Fact Sheet


Location: Greve, Province of Florence, Tuscany, Italy.

Like all stories set in the world of fine wine, the tale of Cignale actually began long before production began. Nearly a decade earlier: it was 1980 when Neil & Maria Empson decided they would craft their own Super Tuscan. Vineyard location was their first concern: the Empsons have always believed great soil and microclimate are the prerequisites of great wines. Another keen preoccupation was finding a partner they could trust and work closely with. Their choice fell on a wonderful wine producer and friend, Alessandro “Sandro” François and his wife, Antonietta. The François' owned a historic estate in the northeastern portion of Chianti Classico, near Greve in Chianti – one of the region’s finest sites. The property was superb: elevated hillsides rising 1,320 to 1,740 feet (400-530 meters) above sea level, with a unique geological composition; Cretaceous-Eocenic polychrome schists, rich in manganese and alcaline-earth metals. The four friends entered into a joint venture agreement and in February 1981, they planted 5 acres with new, low-yielding clones of Cabernet Sauvignon from Bordeaux, and 1.25 acres of Merlot. Another 1.25 acres were planted with Cabernet Sauvignon grafted onto 20-year-old Sangiovese vines to give some extra depth to the new wine.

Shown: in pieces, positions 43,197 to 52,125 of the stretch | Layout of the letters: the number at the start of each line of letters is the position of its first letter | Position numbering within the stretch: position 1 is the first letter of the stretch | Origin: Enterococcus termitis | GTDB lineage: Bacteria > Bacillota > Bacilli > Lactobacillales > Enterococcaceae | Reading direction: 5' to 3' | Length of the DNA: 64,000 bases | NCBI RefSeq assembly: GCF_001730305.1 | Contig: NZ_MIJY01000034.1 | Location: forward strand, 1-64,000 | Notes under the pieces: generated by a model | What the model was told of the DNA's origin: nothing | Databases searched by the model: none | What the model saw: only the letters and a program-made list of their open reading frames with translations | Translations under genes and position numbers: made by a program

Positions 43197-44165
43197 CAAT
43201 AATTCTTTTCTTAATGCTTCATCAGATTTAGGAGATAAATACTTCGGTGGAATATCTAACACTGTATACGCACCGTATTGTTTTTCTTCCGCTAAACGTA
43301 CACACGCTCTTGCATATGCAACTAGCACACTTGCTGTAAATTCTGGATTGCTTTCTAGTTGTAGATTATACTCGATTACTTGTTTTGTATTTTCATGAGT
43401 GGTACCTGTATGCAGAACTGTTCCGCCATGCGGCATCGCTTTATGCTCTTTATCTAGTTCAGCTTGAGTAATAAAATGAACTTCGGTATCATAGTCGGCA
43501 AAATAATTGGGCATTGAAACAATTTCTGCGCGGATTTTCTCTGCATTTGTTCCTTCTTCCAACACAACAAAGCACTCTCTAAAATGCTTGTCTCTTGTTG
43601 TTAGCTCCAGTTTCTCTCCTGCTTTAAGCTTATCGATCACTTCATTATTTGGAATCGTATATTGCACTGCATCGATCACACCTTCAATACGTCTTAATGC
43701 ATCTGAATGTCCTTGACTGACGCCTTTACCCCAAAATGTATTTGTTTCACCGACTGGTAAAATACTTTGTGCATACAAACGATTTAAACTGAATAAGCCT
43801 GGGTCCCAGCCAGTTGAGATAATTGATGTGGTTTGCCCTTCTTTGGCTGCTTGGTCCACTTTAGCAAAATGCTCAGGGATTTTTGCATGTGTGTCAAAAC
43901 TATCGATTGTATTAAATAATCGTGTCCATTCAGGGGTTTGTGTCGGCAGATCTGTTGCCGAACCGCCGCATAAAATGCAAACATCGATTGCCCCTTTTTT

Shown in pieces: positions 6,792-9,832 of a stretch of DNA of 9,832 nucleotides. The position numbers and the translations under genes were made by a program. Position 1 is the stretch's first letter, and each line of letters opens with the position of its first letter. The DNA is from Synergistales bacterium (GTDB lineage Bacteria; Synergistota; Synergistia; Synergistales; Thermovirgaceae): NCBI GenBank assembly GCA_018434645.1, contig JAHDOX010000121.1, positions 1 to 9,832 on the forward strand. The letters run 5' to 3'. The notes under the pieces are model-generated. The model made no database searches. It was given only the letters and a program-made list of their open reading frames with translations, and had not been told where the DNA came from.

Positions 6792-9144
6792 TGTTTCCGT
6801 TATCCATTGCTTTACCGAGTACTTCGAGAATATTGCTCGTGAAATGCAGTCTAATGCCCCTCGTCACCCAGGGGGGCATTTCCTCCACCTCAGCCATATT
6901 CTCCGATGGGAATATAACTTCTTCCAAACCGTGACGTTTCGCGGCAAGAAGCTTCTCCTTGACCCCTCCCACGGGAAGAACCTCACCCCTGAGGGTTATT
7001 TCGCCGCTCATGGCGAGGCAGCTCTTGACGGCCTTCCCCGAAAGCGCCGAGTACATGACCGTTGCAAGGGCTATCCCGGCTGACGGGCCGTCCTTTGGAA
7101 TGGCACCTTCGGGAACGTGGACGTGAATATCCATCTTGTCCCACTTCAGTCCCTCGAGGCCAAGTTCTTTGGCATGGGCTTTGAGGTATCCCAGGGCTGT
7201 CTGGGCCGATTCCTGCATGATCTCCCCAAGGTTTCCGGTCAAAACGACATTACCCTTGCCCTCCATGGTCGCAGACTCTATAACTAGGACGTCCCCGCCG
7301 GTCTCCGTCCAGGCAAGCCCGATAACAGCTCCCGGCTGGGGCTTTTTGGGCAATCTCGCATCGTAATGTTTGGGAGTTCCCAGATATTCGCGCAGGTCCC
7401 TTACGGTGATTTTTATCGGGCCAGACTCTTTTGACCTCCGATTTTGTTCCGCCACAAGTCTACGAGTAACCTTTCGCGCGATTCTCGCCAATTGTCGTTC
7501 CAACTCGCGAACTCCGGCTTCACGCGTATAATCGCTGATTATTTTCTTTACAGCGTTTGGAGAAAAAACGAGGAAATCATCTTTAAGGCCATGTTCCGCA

One of the first, experimental harvests (1983) incurred in a not-so-little contretemps when the entire crop was wiped out by wild boars. The silver lining was, the Empsons now had a name for their wine: Cignale, old Tuscan dialect for cinghiale or “wild boar”. Cignale was finally released in 1990, with the 1986 vintage. The wine had spent 2 years in 75% new barriques and 25% used ones; in February 1989, Neil made the final component blend with a small percentage of Sangiovese Grosso, then left the wine in stainless steel until bottling in July 1989, unfiltered. His artist wife, Maria Gemma Empson, designed the labels, which feature a series of six pen and ink drawings depicting Cignale's first, bristly fans.